Islamic Influence on Hitler -- Can It Be True?
["Green fascism -- that's Islamism!" Khalida Massaoudi, Algerian feminist]
We hear a lot these days about Islamofascism and Green Fascism, even in some mainstream American publications that are almost always ready to bend over backwards in order not to say anything bad or mean or even unfavorable or unpleasant about the Arabs or Islam, even if it's true. The term Islamofascism implies that there is a brand of fascism that is Islamic, just as there were German and Spanish and Italian, Hungarian, Croatian, etc., varieties of fascism. What this label overlooks is that there was Islamic influence on Hitler himself in developing his mass murderous ideas.
Muhammad `Inayat Allah Khan [also called al-Mashriqi] was a Muslim theologian born in Punjab in 1888. Yet he was not an Indian nationalist. He wanted a Muslim state for the Indian Muslims, separate from India. In another words, he was an exponent of the Pakistan idea, which Walter Wallbank describes in his A Shorter History of India and Pakistan.
Khan spent time in Europe, including Berlin, where he met the Fuehrer in the early years of his leadership of the National Socialist [Nazi] Party. Their meeting took place in 1926 in the National Library. Here is the gist of Khan's report on his relationship with Hitler.
So, Hitler started his own Spade Movement. In other words, Hitler copied something that Khan was doing. More importantly, Hitler was interested in Islamic Jihad. That means, that Hitler, who worshipped war, was interested in how the Jihad concept could help him conduct fanatic, perpetual war by means of his own people.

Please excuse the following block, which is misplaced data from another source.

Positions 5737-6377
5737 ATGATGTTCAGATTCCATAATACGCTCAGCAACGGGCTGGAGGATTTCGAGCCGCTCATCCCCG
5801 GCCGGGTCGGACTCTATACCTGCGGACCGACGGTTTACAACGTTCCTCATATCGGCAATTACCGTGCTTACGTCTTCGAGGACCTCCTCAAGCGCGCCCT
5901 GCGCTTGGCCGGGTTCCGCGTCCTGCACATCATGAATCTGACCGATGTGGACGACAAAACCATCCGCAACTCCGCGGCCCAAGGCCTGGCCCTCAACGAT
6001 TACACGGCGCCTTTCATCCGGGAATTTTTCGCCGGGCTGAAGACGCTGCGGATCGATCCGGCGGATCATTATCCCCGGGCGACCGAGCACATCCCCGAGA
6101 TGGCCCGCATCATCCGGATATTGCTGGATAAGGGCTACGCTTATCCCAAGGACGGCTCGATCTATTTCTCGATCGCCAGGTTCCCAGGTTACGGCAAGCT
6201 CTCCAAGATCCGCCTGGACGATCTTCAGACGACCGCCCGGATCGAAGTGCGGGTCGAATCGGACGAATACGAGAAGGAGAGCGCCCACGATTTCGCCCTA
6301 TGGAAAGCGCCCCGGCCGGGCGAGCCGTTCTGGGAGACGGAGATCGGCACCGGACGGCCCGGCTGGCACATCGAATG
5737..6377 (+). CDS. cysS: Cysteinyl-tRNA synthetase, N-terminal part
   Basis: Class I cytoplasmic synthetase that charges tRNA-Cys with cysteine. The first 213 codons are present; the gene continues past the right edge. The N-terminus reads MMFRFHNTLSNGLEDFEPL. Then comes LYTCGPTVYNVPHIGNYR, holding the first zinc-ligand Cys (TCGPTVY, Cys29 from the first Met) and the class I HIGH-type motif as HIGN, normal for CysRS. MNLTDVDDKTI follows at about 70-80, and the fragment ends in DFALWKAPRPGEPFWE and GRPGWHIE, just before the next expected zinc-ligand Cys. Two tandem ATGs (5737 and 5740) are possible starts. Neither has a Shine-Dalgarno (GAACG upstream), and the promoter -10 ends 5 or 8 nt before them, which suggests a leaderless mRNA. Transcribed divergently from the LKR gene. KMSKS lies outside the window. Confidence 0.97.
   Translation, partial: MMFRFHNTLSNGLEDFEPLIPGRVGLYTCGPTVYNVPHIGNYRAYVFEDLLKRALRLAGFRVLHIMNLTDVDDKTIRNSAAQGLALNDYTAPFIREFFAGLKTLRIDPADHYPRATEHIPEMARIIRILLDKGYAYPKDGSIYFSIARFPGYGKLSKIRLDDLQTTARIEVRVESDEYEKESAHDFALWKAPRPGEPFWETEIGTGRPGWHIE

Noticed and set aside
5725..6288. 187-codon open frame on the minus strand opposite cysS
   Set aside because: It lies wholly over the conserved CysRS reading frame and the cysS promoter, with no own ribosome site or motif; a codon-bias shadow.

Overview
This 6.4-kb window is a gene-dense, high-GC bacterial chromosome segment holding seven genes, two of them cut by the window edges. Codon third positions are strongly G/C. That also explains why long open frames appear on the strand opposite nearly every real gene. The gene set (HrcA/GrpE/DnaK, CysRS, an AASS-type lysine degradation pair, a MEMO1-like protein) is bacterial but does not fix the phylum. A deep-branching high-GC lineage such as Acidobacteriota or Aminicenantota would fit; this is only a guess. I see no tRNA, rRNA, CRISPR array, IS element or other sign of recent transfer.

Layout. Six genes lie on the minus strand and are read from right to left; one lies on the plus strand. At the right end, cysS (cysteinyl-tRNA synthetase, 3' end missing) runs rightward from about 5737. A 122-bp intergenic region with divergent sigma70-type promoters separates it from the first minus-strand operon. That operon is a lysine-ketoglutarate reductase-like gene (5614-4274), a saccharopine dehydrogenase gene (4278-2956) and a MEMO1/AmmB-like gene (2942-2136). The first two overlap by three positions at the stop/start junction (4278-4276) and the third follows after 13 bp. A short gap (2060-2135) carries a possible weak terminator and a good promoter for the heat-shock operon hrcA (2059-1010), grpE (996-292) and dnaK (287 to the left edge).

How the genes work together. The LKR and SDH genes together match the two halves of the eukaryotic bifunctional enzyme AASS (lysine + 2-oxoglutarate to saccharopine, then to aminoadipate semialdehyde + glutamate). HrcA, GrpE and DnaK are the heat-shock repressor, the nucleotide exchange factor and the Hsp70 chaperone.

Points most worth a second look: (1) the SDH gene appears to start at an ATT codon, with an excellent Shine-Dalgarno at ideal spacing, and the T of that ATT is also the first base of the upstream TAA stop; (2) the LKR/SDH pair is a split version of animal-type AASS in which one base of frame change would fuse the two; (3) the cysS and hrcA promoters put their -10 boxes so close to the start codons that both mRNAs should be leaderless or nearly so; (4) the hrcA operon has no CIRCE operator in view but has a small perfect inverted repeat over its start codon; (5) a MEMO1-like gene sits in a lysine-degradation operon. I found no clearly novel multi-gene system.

"I was astounded when he [Hitler] told me that he knew about my Tazkirah. The news flabbergasted me. . . I found him very congenial and piercing. He discussed Islamic Jihad with me in details. In 1930 I sent him my Isharat concerning the Khaksar movement with a picture of a spade-bearer Khaksar at the end of that book. In 1933 he started his Spade Movement." [pp 11-12; see source data below]
The Khaksar movement was similar to the Nazi SA, the brownshirts, in its "first stage," while Germany was still "demilitarized." Khan considered Hitler's Mein Kampf a "masterpiece." Members of Khaksar wore brown uniforms and carried a spade, "symbolizing both labor and a readiness to fight."
Islamic Jihad, that Hitler was so interested in, is defined by Jacques Ellul, one of the most eminent French sociologists:
But a major, two-fold fact transforms the jihad into something quite different from traditional wars, waged for ambition and self-interest, with limited objectives, where the "normal" situation is peace between peoples; [where] war in itself . . . must end in a return to peace. This two-fold [distinguishing] factor [of jihad] is first the religious nature, then the fact that war has become an institution (and no longer an "event"). . . This war is a religious duty. . .
In Islam . . . [in contrast with other religions], jihad is a religious obligation.
. . . jihad is not a "spiritual war" but a real military war of conquest. . .
. . . the second important specific characteristic is that the jihad is an institution and not an event, that is to say it is part of the normal functioning of the Muslim world.
[Jacques Ellul, in his Foreword to Bat Yeor, The Decline of Eastern Christianity under Islam: From Jihad to Dhimmitude (Madison, NJ: Fairleigh Dickinson Univ Press, 1996), pp 18-19].
Obviously, Hitler found something here that he could like. Mmm. Perpetual war as a religious duty. Mmm.
[quotes from JMS Baljon, Modern Muslim Koran Interpretation, 1880-1960 (Leiden: EJ Brill, 1961), pp 11-12]
[also see article by Baljon in World of Islam, iii, 3-4 (1954), p 187.
UPDATING: `Inayat Allah Khan is also called, by Pakistanis, Allama Inayat Ullah Mashriqi
- - - - -
Coming: Jews in Jerusalem under Arab-Muslim domination, Poems of Zion, etc.